“The film will travel to film festivals around the world for the next year. If you have a theater near you that does special screenings, call them up and suggest they offer a showing. In 2015 the movie will come out on dvd, and after that hopefully it will get picked up by television.”

      Hope that helps!!

      For the wolves, For the wild ones,


  3. Reblogged this on Exposing the Big Game.


  4. totally and utterly…..speechless! I do hope this film makes its way throughout all the states. What a beautiful rude awakening is on the horizon for many.


  5. Reblogged this on Little Howling Wolf.


  6. […] **Special thanks to “Howling for Justice” for providing this information!  (https://howlingforjustice.wordpress.com/2014/05/22/or7-the-journey-world-premiere-sunday-may-25-2014/) […]


  7. Can’t wait


  8. success in this film and I hope the pass in all states


  9. OR’s a star!


    • Ida…this is just what wolves need, an ambassador who has shown how wild wolves live their lives if left alone by humans. I’m so excited he may have a mate and pups!!

      For the wolves, For the wild ones,


  10. Thanks for the reply I do not know of a movie house that does special screenings I really wish people around my area took an interest in western wolves. In South New Jersey people like the beach. For me I love the west and wolves again thanks for the reply Nabeki.


  11. P.S. I hope I can see this film somewhere soon, it should be a regular production in all movie theaters all over the states.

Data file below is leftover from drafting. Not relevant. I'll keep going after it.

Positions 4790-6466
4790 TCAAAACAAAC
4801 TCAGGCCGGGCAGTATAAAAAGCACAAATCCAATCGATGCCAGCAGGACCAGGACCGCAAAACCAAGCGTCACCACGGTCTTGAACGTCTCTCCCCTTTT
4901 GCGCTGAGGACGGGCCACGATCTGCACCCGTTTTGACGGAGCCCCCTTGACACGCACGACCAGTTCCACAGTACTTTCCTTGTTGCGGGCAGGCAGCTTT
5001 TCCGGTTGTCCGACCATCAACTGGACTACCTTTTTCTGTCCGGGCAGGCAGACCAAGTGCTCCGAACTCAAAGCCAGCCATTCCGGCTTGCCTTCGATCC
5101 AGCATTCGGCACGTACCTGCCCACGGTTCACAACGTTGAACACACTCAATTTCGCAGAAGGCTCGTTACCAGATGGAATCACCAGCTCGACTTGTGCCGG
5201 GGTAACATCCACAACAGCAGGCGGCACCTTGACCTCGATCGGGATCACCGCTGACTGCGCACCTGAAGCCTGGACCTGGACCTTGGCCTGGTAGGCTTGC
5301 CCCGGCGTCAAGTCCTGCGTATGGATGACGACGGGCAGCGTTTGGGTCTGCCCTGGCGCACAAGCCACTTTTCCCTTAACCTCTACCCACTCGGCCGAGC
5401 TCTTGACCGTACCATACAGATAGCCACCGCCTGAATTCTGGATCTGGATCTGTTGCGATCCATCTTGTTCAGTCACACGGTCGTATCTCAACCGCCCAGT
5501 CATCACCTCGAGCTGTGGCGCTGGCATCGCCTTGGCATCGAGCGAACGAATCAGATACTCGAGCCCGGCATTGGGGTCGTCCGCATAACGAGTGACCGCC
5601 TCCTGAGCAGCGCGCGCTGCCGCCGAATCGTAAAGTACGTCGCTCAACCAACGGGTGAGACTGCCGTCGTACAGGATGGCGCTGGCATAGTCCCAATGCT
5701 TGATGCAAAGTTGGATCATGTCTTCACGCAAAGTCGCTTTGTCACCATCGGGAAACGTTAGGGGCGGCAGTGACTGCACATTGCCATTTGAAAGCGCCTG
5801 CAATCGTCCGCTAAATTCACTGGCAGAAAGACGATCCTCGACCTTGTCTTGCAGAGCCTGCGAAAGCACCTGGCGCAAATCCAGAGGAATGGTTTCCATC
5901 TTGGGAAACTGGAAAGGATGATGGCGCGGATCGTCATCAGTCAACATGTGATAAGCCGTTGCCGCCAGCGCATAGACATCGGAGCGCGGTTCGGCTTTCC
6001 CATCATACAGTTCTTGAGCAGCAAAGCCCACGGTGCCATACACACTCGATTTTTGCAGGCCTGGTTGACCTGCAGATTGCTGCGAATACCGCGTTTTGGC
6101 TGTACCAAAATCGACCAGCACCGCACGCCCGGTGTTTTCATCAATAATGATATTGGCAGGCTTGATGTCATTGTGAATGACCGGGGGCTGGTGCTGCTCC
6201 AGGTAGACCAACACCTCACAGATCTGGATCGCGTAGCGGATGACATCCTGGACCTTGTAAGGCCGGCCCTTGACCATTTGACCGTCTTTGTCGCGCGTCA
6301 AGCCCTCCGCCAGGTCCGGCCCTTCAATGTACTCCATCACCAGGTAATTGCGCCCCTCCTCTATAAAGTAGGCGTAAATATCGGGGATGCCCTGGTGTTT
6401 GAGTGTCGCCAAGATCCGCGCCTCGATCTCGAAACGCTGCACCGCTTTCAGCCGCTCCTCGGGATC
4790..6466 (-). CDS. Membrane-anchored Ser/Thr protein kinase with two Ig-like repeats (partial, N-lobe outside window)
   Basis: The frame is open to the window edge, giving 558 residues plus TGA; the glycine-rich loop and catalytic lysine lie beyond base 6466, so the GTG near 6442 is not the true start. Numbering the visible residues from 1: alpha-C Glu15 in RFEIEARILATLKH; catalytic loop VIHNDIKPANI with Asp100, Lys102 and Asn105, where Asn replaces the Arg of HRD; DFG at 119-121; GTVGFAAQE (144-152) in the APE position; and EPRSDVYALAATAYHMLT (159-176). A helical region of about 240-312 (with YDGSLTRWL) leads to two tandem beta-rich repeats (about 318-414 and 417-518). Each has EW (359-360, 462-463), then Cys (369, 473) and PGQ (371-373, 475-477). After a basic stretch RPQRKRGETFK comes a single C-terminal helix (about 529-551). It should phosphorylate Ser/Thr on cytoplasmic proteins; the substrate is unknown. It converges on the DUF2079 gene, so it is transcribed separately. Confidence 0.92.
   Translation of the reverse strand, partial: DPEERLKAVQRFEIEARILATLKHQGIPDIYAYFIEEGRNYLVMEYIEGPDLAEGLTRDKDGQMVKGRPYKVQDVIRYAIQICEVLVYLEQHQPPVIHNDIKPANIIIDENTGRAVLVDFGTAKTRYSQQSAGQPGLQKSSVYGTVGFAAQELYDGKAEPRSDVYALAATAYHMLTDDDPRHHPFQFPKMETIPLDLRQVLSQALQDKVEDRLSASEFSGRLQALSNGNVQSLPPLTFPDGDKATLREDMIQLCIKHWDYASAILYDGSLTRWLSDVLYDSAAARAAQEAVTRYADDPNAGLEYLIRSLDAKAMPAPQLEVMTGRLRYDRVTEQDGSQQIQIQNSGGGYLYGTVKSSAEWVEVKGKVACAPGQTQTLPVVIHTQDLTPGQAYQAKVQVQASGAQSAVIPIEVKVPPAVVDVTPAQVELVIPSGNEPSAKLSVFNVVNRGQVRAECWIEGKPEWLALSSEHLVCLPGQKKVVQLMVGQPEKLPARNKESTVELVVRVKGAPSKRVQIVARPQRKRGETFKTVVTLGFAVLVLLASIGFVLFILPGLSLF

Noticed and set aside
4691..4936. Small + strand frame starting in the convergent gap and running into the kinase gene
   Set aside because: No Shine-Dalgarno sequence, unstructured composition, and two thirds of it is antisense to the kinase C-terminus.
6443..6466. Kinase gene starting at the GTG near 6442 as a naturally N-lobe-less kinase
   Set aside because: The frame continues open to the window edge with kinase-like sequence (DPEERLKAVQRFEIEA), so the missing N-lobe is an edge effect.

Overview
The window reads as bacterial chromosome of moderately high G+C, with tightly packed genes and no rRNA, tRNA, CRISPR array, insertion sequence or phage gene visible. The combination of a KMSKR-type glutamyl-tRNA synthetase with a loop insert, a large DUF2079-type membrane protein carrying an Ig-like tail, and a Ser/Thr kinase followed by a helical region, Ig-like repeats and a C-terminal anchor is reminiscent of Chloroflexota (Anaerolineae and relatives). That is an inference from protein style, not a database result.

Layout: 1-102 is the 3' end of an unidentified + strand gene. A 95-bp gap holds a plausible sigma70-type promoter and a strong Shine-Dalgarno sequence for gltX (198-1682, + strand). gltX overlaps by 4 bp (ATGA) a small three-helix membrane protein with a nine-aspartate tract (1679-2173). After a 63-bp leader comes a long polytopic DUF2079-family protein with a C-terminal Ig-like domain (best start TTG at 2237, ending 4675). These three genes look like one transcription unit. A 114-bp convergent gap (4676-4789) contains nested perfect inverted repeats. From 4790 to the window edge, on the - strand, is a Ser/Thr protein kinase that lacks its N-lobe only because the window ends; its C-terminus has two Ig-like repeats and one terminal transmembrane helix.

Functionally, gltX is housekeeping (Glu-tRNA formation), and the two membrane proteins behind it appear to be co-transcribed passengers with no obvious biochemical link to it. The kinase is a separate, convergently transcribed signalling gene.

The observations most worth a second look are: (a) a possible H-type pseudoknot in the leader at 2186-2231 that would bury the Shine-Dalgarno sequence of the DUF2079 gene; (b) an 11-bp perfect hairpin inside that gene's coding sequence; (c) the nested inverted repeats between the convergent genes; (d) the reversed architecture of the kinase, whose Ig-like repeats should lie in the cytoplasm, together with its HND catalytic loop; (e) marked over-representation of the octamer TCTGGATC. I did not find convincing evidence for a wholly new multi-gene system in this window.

12. Pretty awesome! I can’t wait to see this!


  13. Inspiring work, this film.
    Saw it a week ago.
    Much different than expected.
    The cinematographer mentioned that he would be working more on the wolf subject, and called for schoolteachers to contact him, in order to help educate kids.
    (With familiarity, kids will cease to believe the Eurofictions promoted by cattlecashers and pleasure-killers, who I have mentioned in past have been subjects of psychological study: Findings were that they perceive the world with a far higher level of fear, than do those who do not feel they need guns)

    So, if any instructors at any level of school read your column, Nabeki, please facilitate their contact with the filmmaker.

    Now, some critique for you:
    1. The 3 blonde wolves shown twice were smelling either a stranger, a strange canid, or were responding to scent-baiting for the camera. I understand the old dig shaped in the ground there, and while their cage may be small, still, this is unwolflike behavior in nature, and scenes like this may give unrealistic image of the wolf, who absorbs new information extremely quickly, and interacts .far differently. Of course they were aware of the camera. The young wolf who explored toward the camera in another scene, had already detected the cameraperson, and, like wolves, came just far enough to corroborate his detection as a human – that’s when he lit out.